Once you have achieved a certain level of success, it can be harder than ever to find someone interested in you for who you are and not what you have.
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One cautionary note: Before you start making repeated visits to your target's golf club or home, remember that stalking is a crime in all 50 states and Washington, D. Worse, most of them are currently married (though that does not necessarily discourage the most determined gold diggers). Last year she lost her appeal to nullify a divorce agreement she claimed was unfair. While marrying less pecunious offspring may look like you're just making do, it's not a bad deal (and think about the scads they'll inherit). That has changed, says Richard Conniff, author of The Natural History of the Rich: A Field Guide. These days, the more prestigious your credentials and the brainier you are, the better. in biology from Yale, conducted molecular biology research at the National Institutes of Health and the Weizmann Institute, and recently founded 23and Me, a genetic-research company. Among the careers that will put you in contact with them at this vulnerable moment: real estate (with a specialty in mansions); luxury-car, private-jet or yacht sales; work at museums, galleries or high-end antique shops; interior design or architecture (again, specialize in mansions); and race-horse training.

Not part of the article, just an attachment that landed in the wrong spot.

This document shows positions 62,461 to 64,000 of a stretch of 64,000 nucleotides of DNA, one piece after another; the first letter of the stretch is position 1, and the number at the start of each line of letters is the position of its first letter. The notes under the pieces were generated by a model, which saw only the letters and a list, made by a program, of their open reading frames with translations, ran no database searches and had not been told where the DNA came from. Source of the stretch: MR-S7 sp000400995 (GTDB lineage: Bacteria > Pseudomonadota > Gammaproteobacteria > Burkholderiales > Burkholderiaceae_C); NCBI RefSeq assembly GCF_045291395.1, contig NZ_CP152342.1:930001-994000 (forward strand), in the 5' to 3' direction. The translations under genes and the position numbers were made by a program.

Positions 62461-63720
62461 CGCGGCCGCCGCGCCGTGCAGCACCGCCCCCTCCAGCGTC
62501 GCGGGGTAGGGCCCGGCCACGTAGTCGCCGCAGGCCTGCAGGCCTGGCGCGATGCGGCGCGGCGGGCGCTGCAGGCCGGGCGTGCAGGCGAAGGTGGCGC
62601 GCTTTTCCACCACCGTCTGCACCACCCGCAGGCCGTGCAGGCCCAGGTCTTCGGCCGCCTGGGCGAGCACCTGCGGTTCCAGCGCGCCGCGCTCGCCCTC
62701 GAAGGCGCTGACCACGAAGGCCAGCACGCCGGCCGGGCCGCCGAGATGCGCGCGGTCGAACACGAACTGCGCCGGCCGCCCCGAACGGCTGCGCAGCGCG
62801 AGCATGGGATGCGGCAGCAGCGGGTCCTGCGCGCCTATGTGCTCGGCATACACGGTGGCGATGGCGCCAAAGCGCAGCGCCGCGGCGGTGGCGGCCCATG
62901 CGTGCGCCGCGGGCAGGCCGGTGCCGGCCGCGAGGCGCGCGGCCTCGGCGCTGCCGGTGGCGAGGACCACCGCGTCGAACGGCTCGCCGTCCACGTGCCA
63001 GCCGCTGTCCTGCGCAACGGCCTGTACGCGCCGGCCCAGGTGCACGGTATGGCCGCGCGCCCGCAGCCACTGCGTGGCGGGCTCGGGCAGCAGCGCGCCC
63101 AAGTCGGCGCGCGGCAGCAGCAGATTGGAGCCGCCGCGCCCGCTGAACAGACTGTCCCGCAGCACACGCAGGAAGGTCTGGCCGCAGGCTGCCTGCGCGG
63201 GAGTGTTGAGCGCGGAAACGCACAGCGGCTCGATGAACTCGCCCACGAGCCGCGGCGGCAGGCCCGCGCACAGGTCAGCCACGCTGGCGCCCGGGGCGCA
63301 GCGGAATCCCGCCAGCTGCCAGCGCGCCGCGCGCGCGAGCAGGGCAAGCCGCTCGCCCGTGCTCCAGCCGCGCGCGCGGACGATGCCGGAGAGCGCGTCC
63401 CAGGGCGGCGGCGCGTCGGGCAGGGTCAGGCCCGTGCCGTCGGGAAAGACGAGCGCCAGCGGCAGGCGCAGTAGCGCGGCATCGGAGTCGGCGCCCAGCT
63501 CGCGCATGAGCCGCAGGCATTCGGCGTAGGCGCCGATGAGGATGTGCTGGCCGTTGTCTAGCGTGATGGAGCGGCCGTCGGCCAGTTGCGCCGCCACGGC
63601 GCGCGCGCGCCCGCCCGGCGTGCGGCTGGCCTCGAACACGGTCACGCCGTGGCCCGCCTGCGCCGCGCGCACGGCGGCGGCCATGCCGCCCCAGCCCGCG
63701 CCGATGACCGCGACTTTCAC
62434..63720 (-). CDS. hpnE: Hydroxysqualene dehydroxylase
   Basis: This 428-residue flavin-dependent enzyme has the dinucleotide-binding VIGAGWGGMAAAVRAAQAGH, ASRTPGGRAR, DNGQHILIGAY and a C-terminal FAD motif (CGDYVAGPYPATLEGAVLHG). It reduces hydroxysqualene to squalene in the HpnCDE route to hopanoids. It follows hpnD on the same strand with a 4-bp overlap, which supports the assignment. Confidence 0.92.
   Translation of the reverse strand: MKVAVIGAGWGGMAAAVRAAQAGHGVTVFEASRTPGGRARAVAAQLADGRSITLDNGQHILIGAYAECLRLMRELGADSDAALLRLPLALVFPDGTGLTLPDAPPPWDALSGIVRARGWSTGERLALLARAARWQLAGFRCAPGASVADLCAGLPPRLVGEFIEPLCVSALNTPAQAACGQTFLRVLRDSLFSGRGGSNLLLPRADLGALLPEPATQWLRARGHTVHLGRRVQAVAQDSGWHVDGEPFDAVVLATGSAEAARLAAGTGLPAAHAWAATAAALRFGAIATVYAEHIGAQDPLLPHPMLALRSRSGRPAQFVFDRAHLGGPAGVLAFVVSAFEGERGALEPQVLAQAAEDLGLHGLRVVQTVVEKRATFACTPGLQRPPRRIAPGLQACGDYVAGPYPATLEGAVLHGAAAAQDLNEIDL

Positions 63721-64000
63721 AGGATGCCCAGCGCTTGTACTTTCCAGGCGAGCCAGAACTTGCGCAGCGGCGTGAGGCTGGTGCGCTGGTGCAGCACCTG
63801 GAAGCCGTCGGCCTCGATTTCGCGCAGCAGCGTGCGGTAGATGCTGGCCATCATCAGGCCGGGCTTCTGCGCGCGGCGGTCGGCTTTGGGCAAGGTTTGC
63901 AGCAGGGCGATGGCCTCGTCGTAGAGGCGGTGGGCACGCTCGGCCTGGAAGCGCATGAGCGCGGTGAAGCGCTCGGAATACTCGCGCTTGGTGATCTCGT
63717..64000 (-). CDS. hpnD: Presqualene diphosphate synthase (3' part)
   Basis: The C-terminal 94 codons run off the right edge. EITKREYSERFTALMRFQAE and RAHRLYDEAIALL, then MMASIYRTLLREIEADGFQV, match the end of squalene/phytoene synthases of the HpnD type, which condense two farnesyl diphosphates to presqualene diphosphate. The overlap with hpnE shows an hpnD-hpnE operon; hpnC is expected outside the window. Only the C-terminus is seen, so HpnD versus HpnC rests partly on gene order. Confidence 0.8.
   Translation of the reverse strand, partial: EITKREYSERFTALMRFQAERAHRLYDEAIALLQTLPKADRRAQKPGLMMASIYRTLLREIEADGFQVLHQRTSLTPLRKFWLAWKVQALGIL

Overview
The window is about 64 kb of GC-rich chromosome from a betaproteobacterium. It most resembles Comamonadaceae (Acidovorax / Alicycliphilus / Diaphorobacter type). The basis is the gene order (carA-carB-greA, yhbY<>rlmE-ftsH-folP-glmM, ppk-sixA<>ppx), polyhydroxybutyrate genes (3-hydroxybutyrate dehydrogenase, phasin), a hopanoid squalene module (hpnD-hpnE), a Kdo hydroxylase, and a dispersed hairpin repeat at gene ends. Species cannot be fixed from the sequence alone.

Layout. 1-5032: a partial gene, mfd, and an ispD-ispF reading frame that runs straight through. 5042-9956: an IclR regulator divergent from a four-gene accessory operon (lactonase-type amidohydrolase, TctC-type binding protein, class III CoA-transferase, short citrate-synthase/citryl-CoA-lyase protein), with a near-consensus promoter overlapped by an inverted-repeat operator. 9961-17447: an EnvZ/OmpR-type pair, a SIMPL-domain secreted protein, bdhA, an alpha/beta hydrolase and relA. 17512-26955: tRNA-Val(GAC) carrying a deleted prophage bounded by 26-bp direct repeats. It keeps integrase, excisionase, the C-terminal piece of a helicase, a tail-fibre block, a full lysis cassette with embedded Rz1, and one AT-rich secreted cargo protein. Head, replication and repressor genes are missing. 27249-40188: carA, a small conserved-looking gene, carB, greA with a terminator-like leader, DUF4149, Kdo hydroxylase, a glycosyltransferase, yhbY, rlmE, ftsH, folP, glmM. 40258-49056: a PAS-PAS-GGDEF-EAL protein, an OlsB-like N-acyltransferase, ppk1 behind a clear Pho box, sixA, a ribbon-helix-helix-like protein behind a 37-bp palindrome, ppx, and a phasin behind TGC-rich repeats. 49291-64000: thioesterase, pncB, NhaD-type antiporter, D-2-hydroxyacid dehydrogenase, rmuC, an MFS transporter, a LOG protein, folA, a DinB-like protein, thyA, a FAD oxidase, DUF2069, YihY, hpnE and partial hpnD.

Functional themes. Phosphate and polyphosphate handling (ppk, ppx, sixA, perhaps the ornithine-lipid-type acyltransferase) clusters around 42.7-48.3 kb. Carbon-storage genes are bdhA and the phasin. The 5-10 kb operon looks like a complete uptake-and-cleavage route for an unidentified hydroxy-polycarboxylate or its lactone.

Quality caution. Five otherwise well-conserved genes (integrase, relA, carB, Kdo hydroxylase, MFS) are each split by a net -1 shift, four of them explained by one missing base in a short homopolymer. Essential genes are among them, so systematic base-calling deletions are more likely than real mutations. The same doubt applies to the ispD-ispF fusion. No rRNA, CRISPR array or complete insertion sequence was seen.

The court forced her to make do with a pitiful $30 million, plus interest. New York Times foreign affairs columnist Thomas Friedman, for example, when berated by Bill O'Reilly from the right and the Washington Monthly from the left, can sob into a pillow at the $9.5 million, 11,400-square-foot house he owns with his wife Ann Bucksbaum, a shopping-center heiress. To worm your way into a billionaire's business, and eventually his heart, you need the right career. Consider Anne Wojcicki, who only this May sealed the deal with Sergey Brin, Google's co-founder ($14.1 billion). She met Brin through her sister Susan, a Google marketing exec with - see, we told you! Timeworn but still good: personal trainer or golf or tennis pro.
And no more worries about where your children will get into college (or how to pay for it). But how realistic is it for you, an ordinary wage slave with no more ties to the jet set than a business trip to Cleveland last month, to even meet, much less marry, a billionaire?
A seven-figure donation from your beloved to the school of your choice and your kids are in the door, even if they're no smarter than grapefruit. We scoured the how-to-marry-rich literature and talked to society watchers, upscale matchmakers and wealth experts. Unfortunately, those who had already made it to Fat City refused to say how they got there. Fortunately, the ranks of those who are filthy rich, if not quite in the billionaire stratosphere, are increasing daily.
With all the effort you've put into getting where you are in life, we know you deserve to find the right person to share it all with.
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True, it's not politically correct to go hunting for a marital meal ticket (or for that matter, to write about it).